Profound Tibetan Buddhism

Tibetan Buddhism is full of colour, symbolism, deities and elaborations, and can steer us to the ultimate truth of our reality, and that of all phenomena. If one is fortunate, one can receive direct instruction into the nature of mind.

Tibetans lost their country, while the influential world stood by, so Tibetans must maintain their culture and traditions as best they can, and are doing so very well. The Dharma is the most suitable vehicle to achieve this as it is inseparable from Tibetan Buddhism. They need our support.


We can become so enthralled with an elaborate display that we miss the essence – realisation and spontaneous empathy. Modern people are very quick to take up the rituals, but miss the point of practical, personal, empathetic compassion. Tibetan Buddhism is not a new lifestyle and language to adopt; that is for the religious and the academics. Truth is experiential, and comes before language. A tradition is merely a vehicle.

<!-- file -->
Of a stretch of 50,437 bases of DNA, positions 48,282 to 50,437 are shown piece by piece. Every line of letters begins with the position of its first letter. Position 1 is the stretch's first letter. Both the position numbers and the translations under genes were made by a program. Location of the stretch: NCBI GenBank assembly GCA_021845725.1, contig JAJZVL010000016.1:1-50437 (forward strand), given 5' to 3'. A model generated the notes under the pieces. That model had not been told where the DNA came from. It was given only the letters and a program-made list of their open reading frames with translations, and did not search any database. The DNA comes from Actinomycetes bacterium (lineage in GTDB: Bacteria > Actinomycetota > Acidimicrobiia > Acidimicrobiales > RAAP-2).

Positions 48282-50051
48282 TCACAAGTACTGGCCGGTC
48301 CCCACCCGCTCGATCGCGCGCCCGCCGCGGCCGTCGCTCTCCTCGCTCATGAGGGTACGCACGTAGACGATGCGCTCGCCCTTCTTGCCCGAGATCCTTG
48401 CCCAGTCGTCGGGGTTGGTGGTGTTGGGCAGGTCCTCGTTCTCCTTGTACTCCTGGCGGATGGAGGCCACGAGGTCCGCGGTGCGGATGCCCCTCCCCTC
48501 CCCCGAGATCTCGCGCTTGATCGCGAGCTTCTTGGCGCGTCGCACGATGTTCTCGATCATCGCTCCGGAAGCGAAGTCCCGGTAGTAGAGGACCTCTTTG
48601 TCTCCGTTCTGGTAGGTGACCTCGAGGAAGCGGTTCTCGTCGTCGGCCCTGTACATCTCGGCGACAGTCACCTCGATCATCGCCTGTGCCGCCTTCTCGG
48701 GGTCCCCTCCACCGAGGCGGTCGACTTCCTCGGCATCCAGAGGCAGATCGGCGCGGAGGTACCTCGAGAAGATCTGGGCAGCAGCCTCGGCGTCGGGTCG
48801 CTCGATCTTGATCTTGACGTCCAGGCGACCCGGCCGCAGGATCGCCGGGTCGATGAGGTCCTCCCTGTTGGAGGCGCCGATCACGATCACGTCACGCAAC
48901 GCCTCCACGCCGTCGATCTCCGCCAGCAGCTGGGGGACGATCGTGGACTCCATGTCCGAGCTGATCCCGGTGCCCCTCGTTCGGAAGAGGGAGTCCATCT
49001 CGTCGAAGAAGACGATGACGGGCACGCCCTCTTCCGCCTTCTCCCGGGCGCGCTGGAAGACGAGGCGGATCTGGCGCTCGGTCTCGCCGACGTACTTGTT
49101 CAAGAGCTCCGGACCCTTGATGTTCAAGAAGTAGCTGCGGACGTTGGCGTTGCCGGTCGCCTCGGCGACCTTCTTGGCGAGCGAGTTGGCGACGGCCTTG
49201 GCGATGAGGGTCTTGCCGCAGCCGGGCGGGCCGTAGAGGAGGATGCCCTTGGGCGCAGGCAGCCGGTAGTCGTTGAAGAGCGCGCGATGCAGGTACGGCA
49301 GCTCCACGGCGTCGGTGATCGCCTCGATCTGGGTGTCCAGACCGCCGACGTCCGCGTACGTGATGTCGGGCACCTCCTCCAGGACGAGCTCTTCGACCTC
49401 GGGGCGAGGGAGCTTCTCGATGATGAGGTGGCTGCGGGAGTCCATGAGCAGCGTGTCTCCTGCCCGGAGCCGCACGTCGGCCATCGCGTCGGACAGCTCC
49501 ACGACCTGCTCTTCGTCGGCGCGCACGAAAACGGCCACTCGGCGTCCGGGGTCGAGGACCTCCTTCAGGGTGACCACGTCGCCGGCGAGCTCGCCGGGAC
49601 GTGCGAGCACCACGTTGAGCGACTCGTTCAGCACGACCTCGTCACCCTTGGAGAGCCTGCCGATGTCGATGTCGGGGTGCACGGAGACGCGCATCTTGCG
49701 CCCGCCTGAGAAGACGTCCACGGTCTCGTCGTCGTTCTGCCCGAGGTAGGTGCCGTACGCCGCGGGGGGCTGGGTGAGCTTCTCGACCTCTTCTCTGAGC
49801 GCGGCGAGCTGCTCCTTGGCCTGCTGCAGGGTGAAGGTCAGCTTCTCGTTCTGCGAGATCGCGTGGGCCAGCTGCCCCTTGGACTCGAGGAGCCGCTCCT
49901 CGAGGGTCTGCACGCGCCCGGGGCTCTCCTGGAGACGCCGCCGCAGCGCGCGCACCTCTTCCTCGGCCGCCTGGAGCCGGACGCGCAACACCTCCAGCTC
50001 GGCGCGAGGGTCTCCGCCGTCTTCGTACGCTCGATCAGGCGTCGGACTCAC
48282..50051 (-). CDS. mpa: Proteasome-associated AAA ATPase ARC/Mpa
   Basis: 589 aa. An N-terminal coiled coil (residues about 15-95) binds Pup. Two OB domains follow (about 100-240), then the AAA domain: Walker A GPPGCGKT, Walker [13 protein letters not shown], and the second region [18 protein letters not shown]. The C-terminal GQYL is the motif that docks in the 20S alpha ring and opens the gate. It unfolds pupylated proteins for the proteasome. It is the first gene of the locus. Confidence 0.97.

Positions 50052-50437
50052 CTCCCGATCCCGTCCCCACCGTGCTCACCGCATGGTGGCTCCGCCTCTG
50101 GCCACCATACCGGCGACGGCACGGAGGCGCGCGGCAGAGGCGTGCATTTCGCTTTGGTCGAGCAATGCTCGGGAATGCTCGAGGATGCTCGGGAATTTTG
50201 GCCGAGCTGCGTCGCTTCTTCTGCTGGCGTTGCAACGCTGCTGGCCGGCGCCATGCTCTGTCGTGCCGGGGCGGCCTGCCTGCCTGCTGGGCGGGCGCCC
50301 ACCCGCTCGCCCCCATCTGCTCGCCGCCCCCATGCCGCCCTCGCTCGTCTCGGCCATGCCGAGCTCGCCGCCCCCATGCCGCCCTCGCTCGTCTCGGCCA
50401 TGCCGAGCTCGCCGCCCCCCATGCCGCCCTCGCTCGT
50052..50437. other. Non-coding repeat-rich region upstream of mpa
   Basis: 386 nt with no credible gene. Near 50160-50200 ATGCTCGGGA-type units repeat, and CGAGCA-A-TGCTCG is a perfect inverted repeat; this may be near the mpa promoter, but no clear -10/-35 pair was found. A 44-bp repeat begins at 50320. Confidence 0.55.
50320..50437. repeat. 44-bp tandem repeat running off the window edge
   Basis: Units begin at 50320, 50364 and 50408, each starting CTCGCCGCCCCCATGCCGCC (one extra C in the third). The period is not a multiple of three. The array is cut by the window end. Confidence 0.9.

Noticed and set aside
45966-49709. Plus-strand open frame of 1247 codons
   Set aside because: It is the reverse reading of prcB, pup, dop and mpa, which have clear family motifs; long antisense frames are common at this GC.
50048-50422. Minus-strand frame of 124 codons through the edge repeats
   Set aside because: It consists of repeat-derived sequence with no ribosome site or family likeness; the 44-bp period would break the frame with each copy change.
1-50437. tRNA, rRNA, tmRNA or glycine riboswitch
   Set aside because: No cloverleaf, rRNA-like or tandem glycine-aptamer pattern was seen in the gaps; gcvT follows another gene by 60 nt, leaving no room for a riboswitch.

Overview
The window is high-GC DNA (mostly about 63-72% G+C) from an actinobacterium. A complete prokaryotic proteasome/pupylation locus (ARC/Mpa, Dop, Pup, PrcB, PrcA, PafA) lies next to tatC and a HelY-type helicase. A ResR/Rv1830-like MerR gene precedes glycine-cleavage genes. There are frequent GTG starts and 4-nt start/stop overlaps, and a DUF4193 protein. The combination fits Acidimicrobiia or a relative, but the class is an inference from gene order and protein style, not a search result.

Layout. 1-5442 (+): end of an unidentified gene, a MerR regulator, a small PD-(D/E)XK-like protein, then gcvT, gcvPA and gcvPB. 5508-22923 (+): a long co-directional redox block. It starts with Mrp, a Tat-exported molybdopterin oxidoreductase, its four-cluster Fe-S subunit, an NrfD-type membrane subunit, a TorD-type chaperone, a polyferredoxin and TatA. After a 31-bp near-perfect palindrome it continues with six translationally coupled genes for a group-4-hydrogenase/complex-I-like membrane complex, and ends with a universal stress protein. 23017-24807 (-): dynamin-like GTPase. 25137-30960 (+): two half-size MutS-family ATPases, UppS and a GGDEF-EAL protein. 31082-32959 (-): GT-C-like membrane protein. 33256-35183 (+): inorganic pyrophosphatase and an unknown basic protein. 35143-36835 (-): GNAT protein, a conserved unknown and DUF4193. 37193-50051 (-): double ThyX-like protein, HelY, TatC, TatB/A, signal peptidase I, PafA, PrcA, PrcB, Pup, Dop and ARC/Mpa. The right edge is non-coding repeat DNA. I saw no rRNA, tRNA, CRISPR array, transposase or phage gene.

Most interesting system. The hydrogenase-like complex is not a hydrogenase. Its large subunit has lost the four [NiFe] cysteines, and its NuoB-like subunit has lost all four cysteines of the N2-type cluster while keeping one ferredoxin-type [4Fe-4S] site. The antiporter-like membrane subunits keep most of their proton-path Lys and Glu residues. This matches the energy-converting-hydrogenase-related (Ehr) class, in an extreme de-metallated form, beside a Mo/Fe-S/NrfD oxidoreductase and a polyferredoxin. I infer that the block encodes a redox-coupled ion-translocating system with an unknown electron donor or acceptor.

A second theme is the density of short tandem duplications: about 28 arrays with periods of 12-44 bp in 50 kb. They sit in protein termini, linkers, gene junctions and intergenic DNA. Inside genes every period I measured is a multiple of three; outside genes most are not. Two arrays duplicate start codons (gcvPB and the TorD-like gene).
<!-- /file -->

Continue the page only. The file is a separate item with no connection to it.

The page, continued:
We can support another’s culture, but not wear it like a badge. What we can wear is enthusiastic effulgence/shine. Remember, Tibetan Buddhism is a branch of the earlier Vedic tradition from India, which the Buddha Sakyamuni realised.

We can do the same.
The Buddha wasn’t Buddhist, or Tibetan.

Teachings are wherever we are.
There are Buddhas wherever we are.

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  1. Hi Tony,
    I wonder if you have heard of the “Wisdom of the Masters” podcasts by Buddhist nun Samaneri Jayasāra? I see them as previously almost inaccessible / unknown teachings that are now easily accessible by the masses. They can be found at

    If you have a free few moments to listen in, I’d be interested in hearing your thoughts about it. I feel that, over time, I learned much from them. After all, where else can I sit and have words by the likes of Nisargadatta Maharaj read to me?

    One of my favorites is The Real Peace by Annamalai Swami.

    If you have time. Allen

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